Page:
The Accentorinae or Accentors comprise a number of birds the position of which has been much disputed. Looking to their habits and to the colour of the nestling, their position appears to me to be among the Thrushes.
The Accentors have a bill about half the length of the head, wide at base, compressed somewhat abruptly in the middle, the culmen nearly straight, the upper mandible terminating in rather a fine point and slightly notched; the nostrils large, diagonal, and covered by a large membrane ; the rictal bristles few and weak ; the feathers of the forehead slightly disintegrated ; the tail nearly square or sometimes slightly forked ; the tarsus strongly scutellated.
The sexes are alike, and some species have a seasonal change of plumage caused by the wearing away, in winter, of the margins of the feathers. The young moult into adult plumage at the first autumn. The nestlings of the various species resemble each other closely, and may be described as pale rufous below, densely streaked with dark brown, especially on the breast and sides of the body, the chin being frequently barred. The upper plumage is dark brown, each feather edged with rufous.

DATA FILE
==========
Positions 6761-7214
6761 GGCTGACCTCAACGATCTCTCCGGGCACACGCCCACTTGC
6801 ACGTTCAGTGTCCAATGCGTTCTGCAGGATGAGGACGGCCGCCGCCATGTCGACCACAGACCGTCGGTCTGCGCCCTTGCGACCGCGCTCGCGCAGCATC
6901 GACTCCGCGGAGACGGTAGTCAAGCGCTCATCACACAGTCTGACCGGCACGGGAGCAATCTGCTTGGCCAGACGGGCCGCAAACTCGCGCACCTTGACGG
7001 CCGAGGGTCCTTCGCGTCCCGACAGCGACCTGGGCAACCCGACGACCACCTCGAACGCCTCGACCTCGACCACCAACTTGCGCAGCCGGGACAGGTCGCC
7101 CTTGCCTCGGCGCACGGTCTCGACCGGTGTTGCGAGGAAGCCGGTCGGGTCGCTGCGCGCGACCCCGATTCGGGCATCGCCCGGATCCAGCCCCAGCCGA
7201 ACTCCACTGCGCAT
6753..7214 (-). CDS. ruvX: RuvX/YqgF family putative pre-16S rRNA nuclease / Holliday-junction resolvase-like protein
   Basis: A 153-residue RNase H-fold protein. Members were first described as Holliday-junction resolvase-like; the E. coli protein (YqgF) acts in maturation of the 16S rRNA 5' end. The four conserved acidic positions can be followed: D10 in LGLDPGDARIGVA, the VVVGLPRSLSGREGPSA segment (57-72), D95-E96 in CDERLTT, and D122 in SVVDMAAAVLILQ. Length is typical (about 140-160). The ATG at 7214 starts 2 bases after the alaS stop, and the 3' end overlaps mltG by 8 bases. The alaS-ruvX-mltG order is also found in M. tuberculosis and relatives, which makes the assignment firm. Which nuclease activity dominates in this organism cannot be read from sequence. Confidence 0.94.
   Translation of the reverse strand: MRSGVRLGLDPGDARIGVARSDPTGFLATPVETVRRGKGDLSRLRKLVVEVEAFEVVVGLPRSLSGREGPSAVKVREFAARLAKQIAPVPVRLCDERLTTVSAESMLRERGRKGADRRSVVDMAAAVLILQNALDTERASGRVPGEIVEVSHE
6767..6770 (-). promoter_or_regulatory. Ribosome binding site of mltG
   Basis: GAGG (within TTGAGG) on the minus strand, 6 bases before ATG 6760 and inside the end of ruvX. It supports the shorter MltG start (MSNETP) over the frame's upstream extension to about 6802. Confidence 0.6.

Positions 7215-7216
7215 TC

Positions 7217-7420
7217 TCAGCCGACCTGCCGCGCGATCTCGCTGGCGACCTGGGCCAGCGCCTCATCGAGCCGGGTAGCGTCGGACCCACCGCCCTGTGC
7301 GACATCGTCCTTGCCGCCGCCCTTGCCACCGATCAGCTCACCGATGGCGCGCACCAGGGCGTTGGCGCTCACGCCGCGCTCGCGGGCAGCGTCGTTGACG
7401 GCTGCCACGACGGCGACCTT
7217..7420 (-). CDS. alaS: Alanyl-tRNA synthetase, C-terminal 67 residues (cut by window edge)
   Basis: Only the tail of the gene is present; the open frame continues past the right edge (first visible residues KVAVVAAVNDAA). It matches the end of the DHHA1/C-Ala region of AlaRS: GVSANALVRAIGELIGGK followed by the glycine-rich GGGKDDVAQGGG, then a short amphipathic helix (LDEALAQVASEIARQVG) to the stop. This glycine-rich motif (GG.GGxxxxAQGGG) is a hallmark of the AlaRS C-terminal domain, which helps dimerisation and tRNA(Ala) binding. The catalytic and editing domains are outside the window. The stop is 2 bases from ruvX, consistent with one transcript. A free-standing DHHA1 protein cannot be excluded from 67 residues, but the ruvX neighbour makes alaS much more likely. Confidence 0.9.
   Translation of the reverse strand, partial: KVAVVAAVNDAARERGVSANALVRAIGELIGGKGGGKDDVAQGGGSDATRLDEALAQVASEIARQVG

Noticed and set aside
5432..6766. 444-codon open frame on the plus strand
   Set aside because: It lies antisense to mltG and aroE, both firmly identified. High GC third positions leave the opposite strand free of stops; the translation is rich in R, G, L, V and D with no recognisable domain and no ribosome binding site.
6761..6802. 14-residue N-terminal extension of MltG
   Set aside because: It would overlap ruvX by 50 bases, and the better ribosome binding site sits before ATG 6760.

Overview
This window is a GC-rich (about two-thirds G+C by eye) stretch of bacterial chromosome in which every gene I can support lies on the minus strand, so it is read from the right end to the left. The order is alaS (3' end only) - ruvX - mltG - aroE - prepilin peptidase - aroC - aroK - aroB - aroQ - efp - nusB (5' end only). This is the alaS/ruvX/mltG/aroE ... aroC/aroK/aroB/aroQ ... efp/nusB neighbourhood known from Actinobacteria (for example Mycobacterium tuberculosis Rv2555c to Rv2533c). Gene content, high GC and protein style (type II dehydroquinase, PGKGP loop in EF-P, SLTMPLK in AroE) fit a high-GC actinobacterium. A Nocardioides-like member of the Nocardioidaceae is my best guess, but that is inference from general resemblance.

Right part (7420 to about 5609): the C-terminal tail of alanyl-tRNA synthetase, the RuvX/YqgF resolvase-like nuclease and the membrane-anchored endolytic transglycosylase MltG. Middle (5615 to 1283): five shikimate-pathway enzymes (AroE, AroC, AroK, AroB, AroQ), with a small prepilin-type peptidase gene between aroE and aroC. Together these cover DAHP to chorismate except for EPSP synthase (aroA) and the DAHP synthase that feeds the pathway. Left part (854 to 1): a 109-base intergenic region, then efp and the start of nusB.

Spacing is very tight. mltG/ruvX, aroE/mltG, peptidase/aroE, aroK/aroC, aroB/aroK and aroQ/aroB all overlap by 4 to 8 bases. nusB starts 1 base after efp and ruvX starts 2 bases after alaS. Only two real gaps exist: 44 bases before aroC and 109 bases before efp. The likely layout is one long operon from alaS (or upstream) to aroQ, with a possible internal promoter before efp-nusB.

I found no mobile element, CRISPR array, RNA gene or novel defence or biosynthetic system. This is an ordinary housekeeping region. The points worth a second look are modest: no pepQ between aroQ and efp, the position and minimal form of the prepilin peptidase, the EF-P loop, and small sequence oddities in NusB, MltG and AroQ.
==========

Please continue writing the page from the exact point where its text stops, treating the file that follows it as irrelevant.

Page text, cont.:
The majority of the Accentors inhabit mountains at considerable elevations; others, like the common Accentor or Hedge-Sparrow of England, inhabit gardens and cultivated spots. They feed on insects, and also, it is said, on small seeds. They build their nests in bushes or in holes of rocks, and lay blue eggs.
Key to the Genera.
a. Wing large and pointed, longer than tail by more than length of tarsus……………………ACCENTOR, p. 166.
b. Wing small and blunt, longer than tail by much less than length of tarsus……………………THARRHALEUS, p. 168.